To vaccinate or not
Jakarta, Indonesia - Indonesia, one of only three Asian countries, with China and Pakistan, to vaccinate against bird flu, says it chose to vaccinate its flocks instead of mass culling them because of cost. Java, with 80 percent of the country's livestock, is so crowded that a rigorous culling campaign would have wiped out virtually all the poultry on the island.
After losses totalling at least 9 million poultry in early 2004, the results of the vaccination programme are "very promising" with only a few bird flu cases reported in the early 2005 flu season, says Dr Tri Satya Putri Naipospos, Director of Animal Health for Indonesia. Vaccination is used together with selective culling, movement control and other measures.
The country plans to eradicate bird flu by 2007. Veterinarians got off to a flying start, vaccinating 114 million poultry in 2004.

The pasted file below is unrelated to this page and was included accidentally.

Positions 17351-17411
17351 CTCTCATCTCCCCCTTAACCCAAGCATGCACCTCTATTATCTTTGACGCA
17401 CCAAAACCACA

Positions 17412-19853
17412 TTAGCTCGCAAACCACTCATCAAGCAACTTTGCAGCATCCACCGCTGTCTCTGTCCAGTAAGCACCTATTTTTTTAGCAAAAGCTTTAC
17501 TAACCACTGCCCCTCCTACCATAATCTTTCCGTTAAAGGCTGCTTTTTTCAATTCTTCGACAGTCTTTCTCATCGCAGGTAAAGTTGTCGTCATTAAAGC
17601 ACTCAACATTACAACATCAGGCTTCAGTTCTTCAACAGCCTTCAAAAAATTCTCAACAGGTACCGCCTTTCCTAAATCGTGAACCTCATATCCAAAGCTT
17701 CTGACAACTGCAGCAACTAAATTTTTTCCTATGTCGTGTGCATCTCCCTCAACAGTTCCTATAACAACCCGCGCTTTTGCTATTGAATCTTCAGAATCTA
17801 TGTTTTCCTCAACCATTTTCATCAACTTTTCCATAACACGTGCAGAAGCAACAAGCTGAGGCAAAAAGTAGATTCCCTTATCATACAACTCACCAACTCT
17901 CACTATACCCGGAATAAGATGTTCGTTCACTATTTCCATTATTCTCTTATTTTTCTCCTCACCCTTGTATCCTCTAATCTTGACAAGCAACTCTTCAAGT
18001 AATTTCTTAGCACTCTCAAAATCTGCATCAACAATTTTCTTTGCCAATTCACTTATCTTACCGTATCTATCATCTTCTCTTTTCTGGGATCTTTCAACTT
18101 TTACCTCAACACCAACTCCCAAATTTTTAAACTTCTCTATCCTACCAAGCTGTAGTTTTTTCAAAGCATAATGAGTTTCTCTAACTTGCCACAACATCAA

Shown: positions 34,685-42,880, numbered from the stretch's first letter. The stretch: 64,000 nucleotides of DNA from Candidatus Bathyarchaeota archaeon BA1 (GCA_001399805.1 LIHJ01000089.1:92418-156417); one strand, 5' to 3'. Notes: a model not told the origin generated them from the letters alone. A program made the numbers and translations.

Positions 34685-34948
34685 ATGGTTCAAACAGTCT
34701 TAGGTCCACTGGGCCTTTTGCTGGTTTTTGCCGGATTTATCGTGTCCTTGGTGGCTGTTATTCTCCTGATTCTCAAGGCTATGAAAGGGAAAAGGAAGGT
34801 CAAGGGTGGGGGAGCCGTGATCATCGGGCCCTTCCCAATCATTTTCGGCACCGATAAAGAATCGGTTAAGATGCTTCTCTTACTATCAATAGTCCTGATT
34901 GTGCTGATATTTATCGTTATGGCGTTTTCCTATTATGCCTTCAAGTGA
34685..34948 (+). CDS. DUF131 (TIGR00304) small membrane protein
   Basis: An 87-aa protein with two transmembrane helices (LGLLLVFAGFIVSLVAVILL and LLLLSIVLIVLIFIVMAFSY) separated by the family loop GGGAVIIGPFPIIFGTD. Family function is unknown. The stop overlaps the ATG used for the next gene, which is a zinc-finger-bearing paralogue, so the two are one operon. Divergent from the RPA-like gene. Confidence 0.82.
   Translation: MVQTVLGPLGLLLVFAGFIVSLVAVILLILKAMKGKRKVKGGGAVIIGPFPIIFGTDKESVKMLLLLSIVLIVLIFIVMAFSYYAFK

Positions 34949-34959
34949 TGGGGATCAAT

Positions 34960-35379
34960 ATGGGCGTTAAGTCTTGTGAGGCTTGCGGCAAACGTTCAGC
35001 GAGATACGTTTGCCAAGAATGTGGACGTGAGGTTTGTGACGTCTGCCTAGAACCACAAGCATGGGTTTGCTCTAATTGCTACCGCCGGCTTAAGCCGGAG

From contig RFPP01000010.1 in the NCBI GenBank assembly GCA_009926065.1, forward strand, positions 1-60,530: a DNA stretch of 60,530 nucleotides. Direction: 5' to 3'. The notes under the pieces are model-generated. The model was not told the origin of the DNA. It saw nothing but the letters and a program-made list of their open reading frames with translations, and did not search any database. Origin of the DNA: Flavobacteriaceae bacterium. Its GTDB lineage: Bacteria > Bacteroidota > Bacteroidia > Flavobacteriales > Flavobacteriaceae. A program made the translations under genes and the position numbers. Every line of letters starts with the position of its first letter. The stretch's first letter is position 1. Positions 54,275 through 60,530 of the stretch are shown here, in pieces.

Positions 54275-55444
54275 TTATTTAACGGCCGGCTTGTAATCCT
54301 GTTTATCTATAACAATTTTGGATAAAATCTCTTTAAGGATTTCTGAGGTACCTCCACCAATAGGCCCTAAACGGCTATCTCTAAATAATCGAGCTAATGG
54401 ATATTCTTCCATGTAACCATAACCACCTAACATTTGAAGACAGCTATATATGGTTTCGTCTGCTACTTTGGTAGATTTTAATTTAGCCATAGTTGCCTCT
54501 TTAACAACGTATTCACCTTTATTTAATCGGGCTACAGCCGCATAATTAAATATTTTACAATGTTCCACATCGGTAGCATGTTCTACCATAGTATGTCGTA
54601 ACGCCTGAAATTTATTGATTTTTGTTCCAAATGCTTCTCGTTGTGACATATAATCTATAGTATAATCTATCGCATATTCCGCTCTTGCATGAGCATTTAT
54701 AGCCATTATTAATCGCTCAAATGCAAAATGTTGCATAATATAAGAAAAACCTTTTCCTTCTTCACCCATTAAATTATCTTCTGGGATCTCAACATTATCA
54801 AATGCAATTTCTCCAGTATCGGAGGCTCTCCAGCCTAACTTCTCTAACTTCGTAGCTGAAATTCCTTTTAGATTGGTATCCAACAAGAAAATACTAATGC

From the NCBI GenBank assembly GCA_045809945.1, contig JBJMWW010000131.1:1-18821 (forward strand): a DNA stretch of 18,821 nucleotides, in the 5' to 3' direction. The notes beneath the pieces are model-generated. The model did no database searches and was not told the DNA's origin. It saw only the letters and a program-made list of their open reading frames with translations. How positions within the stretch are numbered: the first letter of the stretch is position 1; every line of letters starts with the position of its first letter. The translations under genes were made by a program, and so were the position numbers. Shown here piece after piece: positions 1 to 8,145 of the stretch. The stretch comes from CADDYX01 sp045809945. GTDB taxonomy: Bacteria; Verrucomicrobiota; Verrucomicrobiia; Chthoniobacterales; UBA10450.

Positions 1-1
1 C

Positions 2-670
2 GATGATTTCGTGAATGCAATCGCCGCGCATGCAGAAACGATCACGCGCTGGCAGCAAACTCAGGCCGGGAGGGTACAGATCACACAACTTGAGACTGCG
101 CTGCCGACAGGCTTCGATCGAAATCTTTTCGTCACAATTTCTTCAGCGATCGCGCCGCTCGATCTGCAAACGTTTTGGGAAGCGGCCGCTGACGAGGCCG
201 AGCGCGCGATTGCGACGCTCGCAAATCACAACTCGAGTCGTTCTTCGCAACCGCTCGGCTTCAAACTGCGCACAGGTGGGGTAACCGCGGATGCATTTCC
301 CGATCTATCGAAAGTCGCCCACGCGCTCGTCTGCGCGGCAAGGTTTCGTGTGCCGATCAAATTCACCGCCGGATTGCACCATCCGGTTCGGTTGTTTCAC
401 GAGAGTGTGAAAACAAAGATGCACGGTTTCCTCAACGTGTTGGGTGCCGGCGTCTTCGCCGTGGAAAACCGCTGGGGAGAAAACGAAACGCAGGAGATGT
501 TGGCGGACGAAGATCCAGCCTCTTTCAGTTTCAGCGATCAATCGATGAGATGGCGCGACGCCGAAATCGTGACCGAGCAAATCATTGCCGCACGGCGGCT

"We understand from the OIE that to have a vaccination programme, you have to have rigorous surveillance of the results. That takes a lot of human resources and a big diagnostic programme to do the lab work," she says. "We need international assistance in those areas."
Choosing vaccination as a control strategy is not an easy decision. Vaccination campaigns require a large infrastructure that some countries may not be able to afford. Without using appropriate methods, it can be difficult to distinguish between infected and vaccinated poultry under current Asian conditions, making it difficult to monitor the whereabouts of disease
For countries that do vaccinate, an important research priority is the development of vaccines that are cheaper and more practical for use in the field.
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